Hakkennes was on to something. As for the revised notation used in the newer Solesmes books, the "initio debilis" notes and the sign for augmentative liquescence are the only real improvements for those interested in semiology, but neither was utilized in the Graduale novum.
  • Mad makes some salient points worthy of consideration.
    I would add though, that...

    I believe that the most confusing aspect of chant notation, other than acquiring 'modal ears', is the movable clefs and the difficulty acquiring proficiency as to where the half and whole tones belong. As for square notes in and of themselves, I cannot believe that anyone of normal intelligence should have difficulty reading them. Some people just throw up their hands at anything that may require a bit of learning or thinking, and they will throw up all manner of facetious whining to rid themselves (and deprive everyone else) of it. I have no pity for those who whine and whine, and insist that they 'can't' read chant notation. I've had many people over the years tell me that square notes were easier than modern notation

    It is possible to devise a system using round (or triangular or trapeziodal) notes rather than square, (as if the shape of the notes were the real problem - it isn't), but it has yet to be done. I am reading several treatises on various aspects of the offertory in history. These essays, by the finest and most learned university scholars of our time, give their examples in rows of round noteheads and slurs, oblivious (apparently) to the fact that their examples don't begin to indicate how actually to perform the chants which they illustrate, examples going back as far as the pre-Carolingian age. This is poor scholarship. These same scholars would do well to study Cardine's Gregorian Semiology, study the symbiotic relationship between Carolingian and square notation, and to cultivate an interest in how to perform chant as well as analyse it structurally and compare the various chant dialects melodically.
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  • a_f_hawkins
    Posts: 1,349
    The circle is complete, closed and self-regarding, 'perfect'. I suspect round notes encourage us to see the music as a regular sequence of separate sounds, and chant is not that. Compare the melismata of a Gregorian Alleluia with the vocal acrobatics of the Queen of the Night.
  • CHGiffenCHGiffen
    Posts: 4,107
    It is possible to devise a system using round (or triangular or trapeziodal) notes rather than square, (as if the shape of the notes were the real problem - it isn't), but it has yet to be done.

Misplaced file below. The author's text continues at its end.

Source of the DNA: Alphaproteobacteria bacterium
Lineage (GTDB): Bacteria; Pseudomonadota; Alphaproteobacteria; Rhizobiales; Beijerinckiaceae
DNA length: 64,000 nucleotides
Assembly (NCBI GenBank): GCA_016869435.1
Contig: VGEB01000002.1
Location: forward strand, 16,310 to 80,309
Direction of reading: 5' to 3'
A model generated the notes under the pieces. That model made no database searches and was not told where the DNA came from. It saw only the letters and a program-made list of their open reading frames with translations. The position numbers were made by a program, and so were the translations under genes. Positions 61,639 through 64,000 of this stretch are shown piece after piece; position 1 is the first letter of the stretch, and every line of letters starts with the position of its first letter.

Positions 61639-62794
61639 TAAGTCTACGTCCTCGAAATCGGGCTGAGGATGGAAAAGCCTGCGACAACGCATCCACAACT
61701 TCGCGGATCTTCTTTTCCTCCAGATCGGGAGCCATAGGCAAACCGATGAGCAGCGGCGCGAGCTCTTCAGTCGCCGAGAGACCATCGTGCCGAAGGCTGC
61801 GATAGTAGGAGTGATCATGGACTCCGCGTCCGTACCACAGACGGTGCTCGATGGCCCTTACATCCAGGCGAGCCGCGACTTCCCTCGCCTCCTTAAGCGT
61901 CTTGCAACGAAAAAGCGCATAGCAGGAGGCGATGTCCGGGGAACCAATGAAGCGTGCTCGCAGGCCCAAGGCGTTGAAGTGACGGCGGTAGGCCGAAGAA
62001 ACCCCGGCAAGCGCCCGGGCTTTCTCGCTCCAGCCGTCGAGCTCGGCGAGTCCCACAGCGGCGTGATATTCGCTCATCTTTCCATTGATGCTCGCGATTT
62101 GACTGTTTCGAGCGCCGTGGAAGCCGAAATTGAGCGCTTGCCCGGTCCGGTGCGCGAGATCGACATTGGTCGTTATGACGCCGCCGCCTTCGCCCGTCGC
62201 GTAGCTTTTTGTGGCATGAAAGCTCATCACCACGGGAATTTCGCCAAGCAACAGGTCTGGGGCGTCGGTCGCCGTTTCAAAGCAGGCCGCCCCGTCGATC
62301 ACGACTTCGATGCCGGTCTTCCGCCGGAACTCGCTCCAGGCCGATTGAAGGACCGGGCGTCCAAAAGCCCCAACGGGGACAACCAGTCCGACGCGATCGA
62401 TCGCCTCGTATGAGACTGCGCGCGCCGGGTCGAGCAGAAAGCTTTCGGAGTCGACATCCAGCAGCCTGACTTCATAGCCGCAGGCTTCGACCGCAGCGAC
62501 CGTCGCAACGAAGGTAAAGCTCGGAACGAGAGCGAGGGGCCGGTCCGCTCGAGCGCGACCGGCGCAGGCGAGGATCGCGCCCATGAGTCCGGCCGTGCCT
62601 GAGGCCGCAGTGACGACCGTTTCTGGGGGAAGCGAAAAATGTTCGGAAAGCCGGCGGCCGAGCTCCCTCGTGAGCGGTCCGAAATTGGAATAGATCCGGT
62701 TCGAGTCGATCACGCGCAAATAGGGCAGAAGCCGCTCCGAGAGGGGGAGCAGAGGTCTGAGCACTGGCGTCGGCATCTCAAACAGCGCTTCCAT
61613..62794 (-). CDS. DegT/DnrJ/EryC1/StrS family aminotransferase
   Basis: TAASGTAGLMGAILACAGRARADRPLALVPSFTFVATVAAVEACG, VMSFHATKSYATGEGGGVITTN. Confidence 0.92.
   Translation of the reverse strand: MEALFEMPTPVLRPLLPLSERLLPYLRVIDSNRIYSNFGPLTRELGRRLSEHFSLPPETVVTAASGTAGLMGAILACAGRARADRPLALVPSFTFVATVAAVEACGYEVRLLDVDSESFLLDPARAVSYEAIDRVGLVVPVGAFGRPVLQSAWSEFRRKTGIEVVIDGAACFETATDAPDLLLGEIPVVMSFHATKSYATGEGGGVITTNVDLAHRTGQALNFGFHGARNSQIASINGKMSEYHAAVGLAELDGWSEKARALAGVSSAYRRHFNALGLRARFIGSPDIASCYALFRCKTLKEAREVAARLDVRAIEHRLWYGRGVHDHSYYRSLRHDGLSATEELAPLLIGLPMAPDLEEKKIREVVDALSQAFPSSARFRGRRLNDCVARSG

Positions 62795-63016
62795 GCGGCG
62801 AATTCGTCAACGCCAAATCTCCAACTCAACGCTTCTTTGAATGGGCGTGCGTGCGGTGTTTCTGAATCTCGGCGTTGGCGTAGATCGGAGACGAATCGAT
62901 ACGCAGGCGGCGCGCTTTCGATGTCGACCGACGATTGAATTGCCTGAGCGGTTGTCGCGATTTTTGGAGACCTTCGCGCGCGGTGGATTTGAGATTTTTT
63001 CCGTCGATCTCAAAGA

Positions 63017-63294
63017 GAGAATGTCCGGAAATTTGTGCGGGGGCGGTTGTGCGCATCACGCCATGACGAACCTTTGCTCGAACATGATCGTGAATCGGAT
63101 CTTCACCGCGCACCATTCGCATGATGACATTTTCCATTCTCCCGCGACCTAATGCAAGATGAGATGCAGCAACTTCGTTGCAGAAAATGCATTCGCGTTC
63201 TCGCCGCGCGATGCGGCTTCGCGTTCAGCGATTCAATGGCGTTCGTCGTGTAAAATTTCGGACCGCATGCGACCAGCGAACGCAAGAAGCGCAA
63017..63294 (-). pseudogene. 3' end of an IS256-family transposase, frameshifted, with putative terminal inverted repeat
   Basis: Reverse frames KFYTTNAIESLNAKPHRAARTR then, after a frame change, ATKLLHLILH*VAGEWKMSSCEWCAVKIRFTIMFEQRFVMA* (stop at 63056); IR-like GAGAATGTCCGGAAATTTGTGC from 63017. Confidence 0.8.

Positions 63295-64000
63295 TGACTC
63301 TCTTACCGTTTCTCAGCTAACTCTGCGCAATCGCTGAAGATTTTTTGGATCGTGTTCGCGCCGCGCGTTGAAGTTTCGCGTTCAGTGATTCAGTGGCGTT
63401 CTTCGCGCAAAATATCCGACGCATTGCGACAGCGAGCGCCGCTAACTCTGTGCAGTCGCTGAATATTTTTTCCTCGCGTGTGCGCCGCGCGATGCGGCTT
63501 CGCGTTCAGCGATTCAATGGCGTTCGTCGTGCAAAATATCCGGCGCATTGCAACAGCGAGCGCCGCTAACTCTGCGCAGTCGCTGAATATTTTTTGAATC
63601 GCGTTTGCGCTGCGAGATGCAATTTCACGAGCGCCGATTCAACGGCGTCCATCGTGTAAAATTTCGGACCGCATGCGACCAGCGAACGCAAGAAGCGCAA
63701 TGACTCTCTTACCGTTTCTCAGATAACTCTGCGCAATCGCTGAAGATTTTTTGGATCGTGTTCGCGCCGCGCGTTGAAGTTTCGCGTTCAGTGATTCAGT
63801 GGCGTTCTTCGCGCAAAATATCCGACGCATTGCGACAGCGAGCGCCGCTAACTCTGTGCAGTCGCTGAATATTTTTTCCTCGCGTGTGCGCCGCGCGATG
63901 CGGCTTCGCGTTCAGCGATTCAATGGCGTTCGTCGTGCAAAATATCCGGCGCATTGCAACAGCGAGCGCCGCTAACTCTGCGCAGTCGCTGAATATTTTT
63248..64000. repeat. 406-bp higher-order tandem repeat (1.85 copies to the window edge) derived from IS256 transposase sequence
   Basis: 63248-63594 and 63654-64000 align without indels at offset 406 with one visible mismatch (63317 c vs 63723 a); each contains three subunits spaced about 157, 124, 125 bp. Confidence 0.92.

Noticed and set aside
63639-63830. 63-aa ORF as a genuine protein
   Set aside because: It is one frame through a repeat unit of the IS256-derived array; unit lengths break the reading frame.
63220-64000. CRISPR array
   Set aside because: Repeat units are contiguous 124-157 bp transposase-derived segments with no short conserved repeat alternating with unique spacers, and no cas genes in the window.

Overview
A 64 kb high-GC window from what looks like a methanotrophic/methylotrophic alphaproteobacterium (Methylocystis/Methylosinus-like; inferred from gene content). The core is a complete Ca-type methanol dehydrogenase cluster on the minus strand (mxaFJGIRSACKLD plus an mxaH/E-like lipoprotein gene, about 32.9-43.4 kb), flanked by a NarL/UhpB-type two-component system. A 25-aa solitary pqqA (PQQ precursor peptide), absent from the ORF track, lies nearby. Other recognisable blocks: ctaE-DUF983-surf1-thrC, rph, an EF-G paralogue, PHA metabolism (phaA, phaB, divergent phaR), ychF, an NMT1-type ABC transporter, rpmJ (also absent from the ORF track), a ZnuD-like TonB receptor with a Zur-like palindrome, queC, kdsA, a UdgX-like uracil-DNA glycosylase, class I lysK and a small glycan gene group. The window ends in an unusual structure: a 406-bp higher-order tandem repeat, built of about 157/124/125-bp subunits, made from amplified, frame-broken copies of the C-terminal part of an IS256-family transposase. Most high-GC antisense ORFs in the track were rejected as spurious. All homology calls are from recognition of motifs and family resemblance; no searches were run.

What about "shape notes" ... in particular, the 4-shape note system? The four shapes are represented also by syllables, borrowed from the Guidonian solmization. "Fa" is a triangle (the upper right half of a square cut by a diagonal), "Sol" is an oval (same as a modern "round" note), "La" is a square shape, and "Mi" is a diamond shape.

    Mode I (with flatted Te) would be rendered with the shapes: La, Mi, Fa, Sol, La, Fa, Sol, La (in solfege: Re, Mi, Fa, Sol, La, Te, Do, Re). It's the same as the modern natural Minor scale. Mode I with natural Ti would be rendered with the shapes: Sol, La, Fa, Sol, La, Mi, Fa, Sol.

    Shape notes appeared in the U.S. in publications towards the end of the 18th century, in particular, in music written by William Billings (and engraved & published by Paul Revere).

    There is also a 7-shape system with shapes corresponding and named by the traditional solfege syllagles.
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  • This took a mere ten minutes to do:

    Maybe others prefer round notes:

    Or something like this:

    Would anyone care to elaborate on what nuance of the Vatican/Solesmes edition has been lost? I won't claim that objections on aesthetic or psychological grounds are invalid, but is any information necessary for the proper rendition of the chant found in the Vatican edition lacking in these transcriptions?
    2088 x 403 - 159K
    2088 x 403 - 163K
    2088 x 403 - 158K
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  • a_f_hawkins
    Posts: 1,349
    Chant is sung text, and grouping the notes according to the syllables of the text is an important aid to rendition, particularly for singers who are not professionals. The even spacing of the note heads is a hindrance, although substantially mitigated by the beams.
    Of course many of the nuances are not in the (semi)official editions, the nuances shown by Hakkennes here on the second page are missing from those editions, and Hakkennes seems closer to what our organist plays.
  • SalieriSalieri
    Posts: 2,401
    Thread drift, anyone?

    But I agree with Mr. Hawkins.
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  • IdeK
    Posts: 46
    At the very beginning, my chant teacher introduced the first antiphons without any partitions, just by ear and memory. I found that very useful, because it helped memorize lots of patterns that you find then in lots of other places, and it helped with keeping in mind that we were not singing notes, but words and text.
  • a_f_hawkins
    Posts: 1,349
    IdeK - In English the thing almost every other European language calls partitura is called a score (no one knows why, the etymology is totally obscure).
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  • Richard MixRichard Mix
    Posts: 1,818
    the difficulty acquiring proficiency as to where the half and whole tones belong.
    For a string player this is easy in one's accustomed notation; keyboardists may not have this advantage. Being a cellist/gambist fluent in C clefs I just had to cope with 4-line staves to start chanting, but other instrumentalists might not have that head start.
    I've seen vast amounts of rehearsal time wasted by an otherwise reputable conductor who thought it impossible that the different shapes of a climacus could be sung at the same speed: a case where round notation would have been a decided advantage.